“‘Beware of the false prophets, who come to you in sheep’s clothing, but inwardly are ravenous wolves’” (Matthew 7:15).
False prophets are most dangerous because of their deceptive nature. We can easily recognize and defend against an enemy that poses for what it is. But when that enemy appears as a friend, it is much harder to defend against.
Heretics and apostates make no claim to biblical truth and are recognizable. But deceivers disguise themselves as true shepherds. They give the appearance of orthodoxy and claim to teach the truth, but their intent is to deceive and destroy God’s people.
Paul explains this phenomenon: “Such men are false apostles, deceitful workers, disguising themselves as apostles of Christ. No wonder, for even Satan disguises himself as an angel of light. Therefore it is not surprising if his servants also disguise themselves as servants of righteousness, whose end will be according to their deeds” (2 Cor. 11:13–15; cf. 2 Tim. 3:13). Such false prophets are demonically deceived, convinced that their perverted, distorted views are correct. They are so steeped in falsehood that darkness seems to be light, blackness white, and error truth.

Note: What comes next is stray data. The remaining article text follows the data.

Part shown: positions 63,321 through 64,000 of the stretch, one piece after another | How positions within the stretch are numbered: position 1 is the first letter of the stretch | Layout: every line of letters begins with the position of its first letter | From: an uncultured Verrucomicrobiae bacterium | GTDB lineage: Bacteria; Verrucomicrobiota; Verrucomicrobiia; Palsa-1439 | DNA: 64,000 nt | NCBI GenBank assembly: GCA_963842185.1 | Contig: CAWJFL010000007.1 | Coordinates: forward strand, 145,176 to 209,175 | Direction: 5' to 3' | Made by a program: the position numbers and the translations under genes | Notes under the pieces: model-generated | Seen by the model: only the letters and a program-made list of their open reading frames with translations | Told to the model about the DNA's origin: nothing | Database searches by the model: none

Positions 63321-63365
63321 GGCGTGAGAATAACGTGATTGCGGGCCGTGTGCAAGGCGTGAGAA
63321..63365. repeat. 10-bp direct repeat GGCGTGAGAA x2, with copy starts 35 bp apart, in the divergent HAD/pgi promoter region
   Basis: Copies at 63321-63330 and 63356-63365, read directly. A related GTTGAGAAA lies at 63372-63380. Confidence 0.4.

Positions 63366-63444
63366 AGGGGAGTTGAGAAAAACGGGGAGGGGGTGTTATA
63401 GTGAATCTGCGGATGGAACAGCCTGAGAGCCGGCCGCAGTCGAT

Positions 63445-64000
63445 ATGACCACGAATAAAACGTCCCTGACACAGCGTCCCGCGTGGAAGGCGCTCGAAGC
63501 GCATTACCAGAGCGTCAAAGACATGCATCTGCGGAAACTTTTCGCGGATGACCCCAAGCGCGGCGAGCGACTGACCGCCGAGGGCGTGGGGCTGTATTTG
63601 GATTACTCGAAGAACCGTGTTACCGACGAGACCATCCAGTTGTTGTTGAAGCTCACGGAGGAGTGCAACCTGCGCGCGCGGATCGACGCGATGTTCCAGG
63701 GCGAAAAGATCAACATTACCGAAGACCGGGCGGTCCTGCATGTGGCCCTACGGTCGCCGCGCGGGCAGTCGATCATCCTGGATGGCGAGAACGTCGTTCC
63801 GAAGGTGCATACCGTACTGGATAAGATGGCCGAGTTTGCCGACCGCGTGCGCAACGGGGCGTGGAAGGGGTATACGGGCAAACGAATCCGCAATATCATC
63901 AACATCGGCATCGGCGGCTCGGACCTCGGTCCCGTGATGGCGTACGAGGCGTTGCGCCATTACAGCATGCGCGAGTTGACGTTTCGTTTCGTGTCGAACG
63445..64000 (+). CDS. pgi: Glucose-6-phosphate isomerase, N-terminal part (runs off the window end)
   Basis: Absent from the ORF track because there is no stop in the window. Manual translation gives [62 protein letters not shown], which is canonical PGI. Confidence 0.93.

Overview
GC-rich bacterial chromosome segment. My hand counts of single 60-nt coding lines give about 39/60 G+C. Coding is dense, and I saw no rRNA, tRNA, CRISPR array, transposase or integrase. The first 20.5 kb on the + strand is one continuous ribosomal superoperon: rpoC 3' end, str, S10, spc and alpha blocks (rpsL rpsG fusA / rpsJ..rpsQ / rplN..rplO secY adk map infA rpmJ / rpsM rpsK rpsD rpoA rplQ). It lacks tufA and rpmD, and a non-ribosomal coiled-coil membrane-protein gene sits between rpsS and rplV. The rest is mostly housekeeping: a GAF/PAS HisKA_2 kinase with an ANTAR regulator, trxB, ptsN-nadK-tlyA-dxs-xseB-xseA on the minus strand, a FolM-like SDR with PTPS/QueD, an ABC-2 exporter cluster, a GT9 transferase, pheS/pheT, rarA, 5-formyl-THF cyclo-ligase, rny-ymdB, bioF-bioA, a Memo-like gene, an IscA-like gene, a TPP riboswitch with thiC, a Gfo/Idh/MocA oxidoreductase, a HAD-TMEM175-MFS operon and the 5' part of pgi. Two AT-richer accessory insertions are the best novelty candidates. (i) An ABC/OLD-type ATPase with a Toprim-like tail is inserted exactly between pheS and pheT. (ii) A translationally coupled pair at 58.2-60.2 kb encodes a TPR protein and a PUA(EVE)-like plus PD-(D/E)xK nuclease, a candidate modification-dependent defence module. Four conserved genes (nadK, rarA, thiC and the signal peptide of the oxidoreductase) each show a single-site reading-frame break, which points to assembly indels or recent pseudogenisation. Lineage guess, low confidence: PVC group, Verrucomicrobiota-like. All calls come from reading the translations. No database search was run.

This calls for genuine discernment. But how is this best done? It’s by realizing that such men show themselves by what they do not say—they seldom affirm the great doctrines of the faith, but rather ignore them. In our day of confusion and indifference, we need to pray and vigilantly “test the spirits to see whether they are from God. . . . Every spirit that confesses that Jesus Christ has come in the flesh is from God” (1 John 4:1, 2).
What constitutes false teaching today? Why do such philosophies continue to find room to work in hearts and minds, even of believers? What can we do to keep them away from our churches?
From Daily Readings from the Life of Christ, Vol. 1, John MacArthur. Copyright © 2008